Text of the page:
Ahead of what is expected to be one of the busiest holiday seasons in history after ecommerce has exploded under COVID-19, Amazon ($AMZN) announced Monday that it would hire 100,000 new full-time and part-time employees in the U.S. and Canada, bringing the company’s headcount to just under one million total employees.

Amazon has gone on several hiring sprees so far this year, but this marks the largest increase in job listings so far. The company isn’t just ramping up its headcount - it’s expanding warehouses as well. MarketWatch reports that Amazon is planning to open an additional 1,500 warehouses in mostly suburban locations.

At present, Amazon’s overall job listing count sits at 27,500 open positions, down from a yearly high of 41,100 positions in March and down 4,000 year-over-year. There has been a notable decrease in software engineer hiring among all the FAANG companies in 2020 so far, with Amazon having one of the most significant decreases as of late July, down 29% year-over-year. Despite the decrease, Amazon was still hiring an approximate 6,640 engineers.

The announced 100,000-employee hiring spree will include employees along every step of the Amazon ladder, from warehouse workers to advertisers. Below, we’ve provided a detailed breakdown of Amazon’s hiring habits over the last year to get an indication of the company’s hiring priorities for this latest spree. 

White Collar vs Blue Collar

As the holiday season ramps up, the need for ground-level, blue-collar workers is increasing for Amazon. Overall, the majority of Amazon’s current positions are for white-collar jobs such as Software Development, Sales & Advertising and IT, though the greatest increase in job listings has been for blue-collar jobs like Fulfillment & Warehouse Associates (Amazon calls many of its warehouses ‘Fulfillment Centers') and Loss Prevention specialists. 

Despite making up the majority of Amazon’s job listings, white-collar job listings at the company are down 18% year-over-year and down 36% since January. The above two charts show a breakdown of changes in Amazon’s white-collar job hiring year-over-year, first by specific title and then overall.

Public Relations positions stand out as the only notable increase in white-collar listings over the last year, up 50%. This change may indicate a more focused effort by the tech giant to improve its image, which has faced criticism from major political candidates across the aisle, increased skepticism from consumers and even appeared in antitrust hearings earlier this summer.

As stated previously, the decrease is in line with hiring trends among all FAANG companies, which have slashed listings for software engineers and similar titles during COVID-19. As the pandemic took hold in the United States, Amazon struggled to meet the demand increased by the sudden surge in online shoppers. The need for more drivers and warehouse workers quickly became apparent, and Amazon began hiring to that effect.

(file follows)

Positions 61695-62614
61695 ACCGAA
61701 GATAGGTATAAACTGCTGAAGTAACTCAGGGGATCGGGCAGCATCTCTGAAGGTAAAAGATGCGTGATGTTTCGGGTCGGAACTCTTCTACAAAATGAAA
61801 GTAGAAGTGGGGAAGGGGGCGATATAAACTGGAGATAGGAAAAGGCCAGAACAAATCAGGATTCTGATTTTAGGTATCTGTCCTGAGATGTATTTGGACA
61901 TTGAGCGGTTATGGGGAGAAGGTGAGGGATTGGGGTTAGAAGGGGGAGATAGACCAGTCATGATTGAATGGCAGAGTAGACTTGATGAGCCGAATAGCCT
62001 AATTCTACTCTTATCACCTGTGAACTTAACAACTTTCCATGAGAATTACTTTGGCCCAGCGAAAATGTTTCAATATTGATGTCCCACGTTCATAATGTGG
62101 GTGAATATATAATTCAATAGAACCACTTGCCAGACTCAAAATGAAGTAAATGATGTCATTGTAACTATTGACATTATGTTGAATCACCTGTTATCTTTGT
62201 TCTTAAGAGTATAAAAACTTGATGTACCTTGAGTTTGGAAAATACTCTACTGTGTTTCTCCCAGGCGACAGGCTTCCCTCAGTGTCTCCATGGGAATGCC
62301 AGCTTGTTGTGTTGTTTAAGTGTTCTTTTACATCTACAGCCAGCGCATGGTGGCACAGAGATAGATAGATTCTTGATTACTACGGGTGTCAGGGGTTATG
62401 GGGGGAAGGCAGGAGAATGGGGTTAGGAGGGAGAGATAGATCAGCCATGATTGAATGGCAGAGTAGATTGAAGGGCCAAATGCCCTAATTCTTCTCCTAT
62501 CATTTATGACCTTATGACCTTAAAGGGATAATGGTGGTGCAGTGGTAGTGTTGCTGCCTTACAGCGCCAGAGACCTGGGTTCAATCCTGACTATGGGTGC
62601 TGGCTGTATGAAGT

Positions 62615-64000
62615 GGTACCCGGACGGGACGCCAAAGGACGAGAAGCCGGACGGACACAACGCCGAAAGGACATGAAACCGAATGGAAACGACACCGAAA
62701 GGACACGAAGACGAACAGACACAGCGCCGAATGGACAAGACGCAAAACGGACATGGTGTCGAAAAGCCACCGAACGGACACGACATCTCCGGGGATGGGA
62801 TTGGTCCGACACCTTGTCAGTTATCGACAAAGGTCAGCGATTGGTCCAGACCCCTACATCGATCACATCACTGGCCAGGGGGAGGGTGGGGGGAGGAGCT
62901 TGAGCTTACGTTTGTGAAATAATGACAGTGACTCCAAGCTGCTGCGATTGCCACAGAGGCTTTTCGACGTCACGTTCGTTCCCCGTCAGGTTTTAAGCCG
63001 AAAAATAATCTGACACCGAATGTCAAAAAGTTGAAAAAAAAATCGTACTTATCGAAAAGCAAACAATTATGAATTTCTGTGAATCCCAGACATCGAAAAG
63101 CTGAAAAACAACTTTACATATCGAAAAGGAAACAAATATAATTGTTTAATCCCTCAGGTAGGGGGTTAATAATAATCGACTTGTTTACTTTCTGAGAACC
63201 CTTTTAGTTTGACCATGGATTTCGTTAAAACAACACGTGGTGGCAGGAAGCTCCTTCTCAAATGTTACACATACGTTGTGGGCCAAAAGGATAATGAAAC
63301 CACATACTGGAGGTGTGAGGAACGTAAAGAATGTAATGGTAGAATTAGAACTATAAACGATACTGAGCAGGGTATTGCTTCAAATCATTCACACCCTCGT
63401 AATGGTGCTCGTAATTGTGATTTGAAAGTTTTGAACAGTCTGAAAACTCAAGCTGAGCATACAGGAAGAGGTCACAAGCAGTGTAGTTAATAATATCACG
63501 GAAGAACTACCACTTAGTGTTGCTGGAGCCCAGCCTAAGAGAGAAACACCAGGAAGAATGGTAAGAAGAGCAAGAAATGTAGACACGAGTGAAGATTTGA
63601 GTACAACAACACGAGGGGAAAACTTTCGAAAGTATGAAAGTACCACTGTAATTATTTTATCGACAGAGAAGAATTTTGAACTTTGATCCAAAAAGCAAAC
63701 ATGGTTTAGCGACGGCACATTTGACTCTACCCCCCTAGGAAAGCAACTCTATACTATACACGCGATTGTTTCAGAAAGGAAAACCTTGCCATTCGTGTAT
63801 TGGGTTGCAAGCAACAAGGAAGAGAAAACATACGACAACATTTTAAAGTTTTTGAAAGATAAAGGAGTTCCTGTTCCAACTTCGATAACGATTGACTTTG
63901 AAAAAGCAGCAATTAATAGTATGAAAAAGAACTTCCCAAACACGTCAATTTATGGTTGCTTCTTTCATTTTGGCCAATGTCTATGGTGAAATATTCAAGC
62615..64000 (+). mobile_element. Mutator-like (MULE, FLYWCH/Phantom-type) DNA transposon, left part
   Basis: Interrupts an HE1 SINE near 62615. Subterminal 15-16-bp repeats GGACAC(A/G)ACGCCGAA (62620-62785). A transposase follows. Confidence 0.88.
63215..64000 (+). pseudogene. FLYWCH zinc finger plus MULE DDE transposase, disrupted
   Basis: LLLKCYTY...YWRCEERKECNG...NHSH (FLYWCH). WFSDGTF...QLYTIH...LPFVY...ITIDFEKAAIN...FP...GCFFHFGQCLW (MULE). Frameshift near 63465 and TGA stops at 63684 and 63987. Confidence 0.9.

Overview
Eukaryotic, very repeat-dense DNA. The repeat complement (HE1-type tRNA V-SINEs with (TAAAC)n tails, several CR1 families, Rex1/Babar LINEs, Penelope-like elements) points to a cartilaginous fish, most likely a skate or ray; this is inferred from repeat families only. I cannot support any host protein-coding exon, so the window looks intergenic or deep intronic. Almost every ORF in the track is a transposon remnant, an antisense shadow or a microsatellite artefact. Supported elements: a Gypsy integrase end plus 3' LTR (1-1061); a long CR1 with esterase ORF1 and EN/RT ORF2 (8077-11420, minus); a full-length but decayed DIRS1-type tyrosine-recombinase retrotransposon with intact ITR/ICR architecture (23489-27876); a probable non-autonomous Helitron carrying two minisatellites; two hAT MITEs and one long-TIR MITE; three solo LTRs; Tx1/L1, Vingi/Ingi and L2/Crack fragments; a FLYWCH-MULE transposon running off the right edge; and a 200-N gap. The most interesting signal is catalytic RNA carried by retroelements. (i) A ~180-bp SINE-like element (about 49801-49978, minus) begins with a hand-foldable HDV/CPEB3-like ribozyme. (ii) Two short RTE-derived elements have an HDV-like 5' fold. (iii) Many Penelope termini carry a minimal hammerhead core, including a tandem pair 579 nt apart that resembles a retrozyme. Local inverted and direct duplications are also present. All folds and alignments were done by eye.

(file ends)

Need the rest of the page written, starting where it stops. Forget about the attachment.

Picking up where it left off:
Blue-collar job listings at Amazon are up nearly 39% year-over-year, but have remained relatively steady in the last 6 months. Every category has seen at least an 11% increase in the last year, with jobs in the Medical, Health & Safety categories having doubled. Investigation & Loss Prevention and Fullfillment & Operations Management - two positions that likely work directly in warehouses - have also increased significantly by 43% and 39% respectively.

Labor Organizing

In fact, as Amazon has increased hiring of ground-level, blue-collar workers, so too has their hiring of staff aimed at supporting those workers - and at communicating that they’re doing so, as seen by the above change in PR job listings. 

However, also coinciding with this increase in blue-collar workers is an increase in hiring for positions aimed at union busting and preventing workers from organizing. Last month, a job listing on Amazon’s site for an “Intelligence Analyst” went viral for its job description, which characterized labor organization efforts as “threats against the company.” 

While there are still approximately 13 job listings with the title “Intelligence Analyst” open at the company, that number is down from the yearly high of 32 listings. The decrease may be due to having hired for those positions, or simply reducing the number of open positions and changing the title of the job after last month’s backlash. A current job listing for an Intelligence Analyst on Amazon’s site is similarly focused on tracking negative movements against the company, but does not have the same language involving labor organization.

As the holiday season approaches, Amazon is growing to become larger than ever before while fighting off criticisms from government, labor groups and efforts from competitors like Walmart to challenge its place on the ecommerce throne. In the face of all this, the data around its hiring shows an effort to hire as many warehouse and blue-collar employees as it needs to meet increased demand, while also curbing labor organization movements and hiring PR to smooth over its image. 

About the Data:

Thinknum tracks companies using the information they post online, jobs, social and web traffic, product sales, and app ratings, and creates data sets that measure factors like hiring, revenue, and foot traffic. Data sets may not be fully comprehensive (they only account for what is available on the web), but they can be used to gauge performance factors like staffing and sales.

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